Skip to Main Content
Skip Nav Destination
ASME Press Select Proceedings

Proceedings of the Eighth International Conference on Probabilistic Safety Assessment & Management (PSAM)

Michael G. Stamatelatos
Michael G. Stamatelatos
Search for other works by this author on:
Harold S. Blackman
Harold S. Blackman
Search for other works by this author on:
No. of Pages:
ASME Press
Publication date:

New developments and roles of different importance measures are described in two groups of activities:

• Making decisions about permissible permanent and temporary configurations and allowed configuration times (ACT) for regulation, technical specifications and on-line risk monitoring

• Ranking safety significance of systems, structures, components and human actions (SSCH) for preventive safety assurance activities (PSAA) such as safety classification, testing and inspections, quality assurance, preventive maintenance, training, procedures and human factors development

Risk Increase Factor (RIF) is most appropriately used to assess the risk and acceptability of a situation when a component is already known to be failed, or when planning to take a component out of service for maintenance or in an exceptional situation. Several ad hoc suggestions have been made in the past on how to define and calculate a RIF for a component that is modeled with multiple failure mode basic events, including common cause failures, and when information available about the actual configuration is uncertain. This paper introduces a precise definition for a multi-failure configuration, and shows how it can be analyzed under uncertainties. A general weighted average method (WAM) is developed and compared to several other candidate methods. Examples demonstrate that WAM makes sense and yields correct values in benchmark cases. Conditions have been found under which several methods yield equal results. The basic idea is the definition and calculation of Risk Gain (RG) for prediction, when a momentary configuration is known, and only partially known. In some cases success states can be taken into account, and the risk gain can also be less than 1. Relationships of RG to the conventional importance measures are described. Solutions can be obtained using normal fault tree techniques or directly from basic event importances.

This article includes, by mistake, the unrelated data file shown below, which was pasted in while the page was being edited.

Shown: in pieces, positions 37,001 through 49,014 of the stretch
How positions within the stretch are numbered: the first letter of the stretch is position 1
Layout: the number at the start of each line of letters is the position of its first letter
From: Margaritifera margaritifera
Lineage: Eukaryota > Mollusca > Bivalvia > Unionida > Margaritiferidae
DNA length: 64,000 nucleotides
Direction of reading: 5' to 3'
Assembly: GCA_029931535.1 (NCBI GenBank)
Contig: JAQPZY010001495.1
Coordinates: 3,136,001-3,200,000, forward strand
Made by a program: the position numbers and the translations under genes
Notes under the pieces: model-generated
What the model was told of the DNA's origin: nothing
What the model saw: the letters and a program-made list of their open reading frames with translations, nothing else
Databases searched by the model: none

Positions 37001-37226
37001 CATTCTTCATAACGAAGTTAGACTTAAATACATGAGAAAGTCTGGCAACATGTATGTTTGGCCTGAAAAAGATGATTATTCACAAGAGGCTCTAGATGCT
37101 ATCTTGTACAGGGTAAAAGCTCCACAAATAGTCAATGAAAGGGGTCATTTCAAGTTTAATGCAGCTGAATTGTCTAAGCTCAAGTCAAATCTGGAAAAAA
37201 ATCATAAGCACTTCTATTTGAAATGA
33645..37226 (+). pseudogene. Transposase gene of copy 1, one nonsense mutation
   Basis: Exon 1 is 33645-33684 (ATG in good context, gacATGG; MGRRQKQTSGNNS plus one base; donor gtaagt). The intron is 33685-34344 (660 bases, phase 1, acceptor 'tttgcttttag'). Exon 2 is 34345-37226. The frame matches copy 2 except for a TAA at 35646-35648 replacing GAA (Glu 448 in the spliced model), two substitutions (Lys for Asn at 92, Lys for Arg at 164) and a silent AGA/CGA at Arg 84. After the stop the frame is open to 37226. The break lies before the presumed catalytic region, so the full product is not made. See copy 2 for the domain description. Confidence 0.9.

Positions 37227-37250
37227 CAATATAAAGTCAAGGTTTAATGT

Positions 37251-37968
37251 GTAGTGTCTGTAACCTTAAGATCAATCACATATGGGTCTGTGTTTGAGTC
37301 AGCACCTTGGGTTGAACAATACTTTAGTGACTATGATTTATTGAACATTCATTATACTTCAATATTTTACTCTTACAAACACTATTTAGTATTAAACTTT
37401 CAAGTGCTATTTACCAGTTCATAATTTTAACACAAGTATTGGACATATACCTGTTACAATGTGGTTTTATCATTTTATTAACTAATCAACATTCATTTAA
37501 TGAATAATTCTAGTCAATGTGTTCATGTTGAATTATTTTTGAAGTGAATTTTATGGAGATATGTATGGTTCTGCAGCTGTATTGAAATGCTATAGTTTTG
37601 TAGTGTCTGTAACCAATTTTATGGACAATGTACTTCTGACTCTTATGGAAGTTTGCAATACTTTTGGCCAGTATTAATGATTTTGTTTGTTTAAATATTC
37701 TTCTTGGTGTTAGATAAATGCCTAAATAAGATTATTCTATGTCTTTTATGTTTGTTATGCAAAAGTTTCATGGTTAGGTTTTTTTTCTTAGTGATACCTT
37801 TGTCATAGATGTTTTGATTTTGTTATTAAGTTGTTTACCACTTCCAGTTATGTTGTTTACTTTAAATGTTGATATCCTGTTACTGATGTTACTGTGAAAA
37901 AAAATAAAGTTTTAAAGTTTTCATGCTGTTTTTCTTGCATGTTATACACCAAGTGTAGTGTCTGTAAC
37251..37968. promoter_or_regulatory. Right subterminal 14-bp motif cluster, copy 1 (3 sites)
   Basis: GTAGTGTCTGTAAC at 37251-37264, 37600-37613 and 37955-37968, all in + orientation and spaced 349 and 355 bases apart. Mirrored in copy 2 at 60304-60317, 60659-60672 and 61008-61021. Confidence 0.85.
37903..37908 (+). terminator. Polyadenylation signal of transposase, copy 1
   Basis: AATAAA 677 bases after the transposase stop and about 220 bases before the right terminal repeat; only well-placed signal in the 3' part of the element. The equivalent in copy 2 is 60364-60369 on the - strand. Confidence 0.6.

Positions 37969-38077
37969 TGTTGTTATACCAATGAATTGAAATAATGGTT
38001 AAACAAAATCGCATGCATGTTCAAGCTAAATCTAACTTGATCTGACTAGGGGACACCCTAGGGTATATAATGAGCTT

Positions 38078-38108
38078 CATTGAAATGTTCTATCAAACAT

The rationale of preventive activities is that effective PSAA improves the reliability characteristic of components (SSCH). The objective of ranking SSCH for PSAA is to make sure that the effect is proportional to the risk importance of different parts of SSCH. It follows from this that a useful risk importance measure must depend strongly on the reliability characteristic of the component being ranked. The Criticality Importance (CI) seems to be most appropriate, unlike Birnbaum importance (BI) or RIF. BI and RIF have different dimension and meaning for process pipes and safety pipes, which makes these measures alone unsuitable to rank both consistently with a common scale. It is shown that CI (Fussell-Vesely) has several advantages; it can rank both types of segments with the same scale, and yields exactly the same ranking as a recently suggested Differential Importance Measure (DIM). CI is routinely computed by most fault tree codes and it allows arbitrary partition of pipelines to welds, bends, sections etc. With CI the importance is partitioned proportionally to the failure rate, preserving correct ranking.

Traditional reliability importance measures are defined for basic events that are mutually statistically independent, and fault tree software often makes this assumption. At the same time many practitioners assume important common cause basic events to be mutually exclusive, without realizing that no event can be both at the same time. This paper develops some new expressions and relations under the mutual exclusivity assumption. These have implications on the methods that can be used in risk-informed configuration control.

This content is only available via PDF.
You do not currently have access to this chapter.
Close Modal

or Create an Account

Close Modal
Close Modal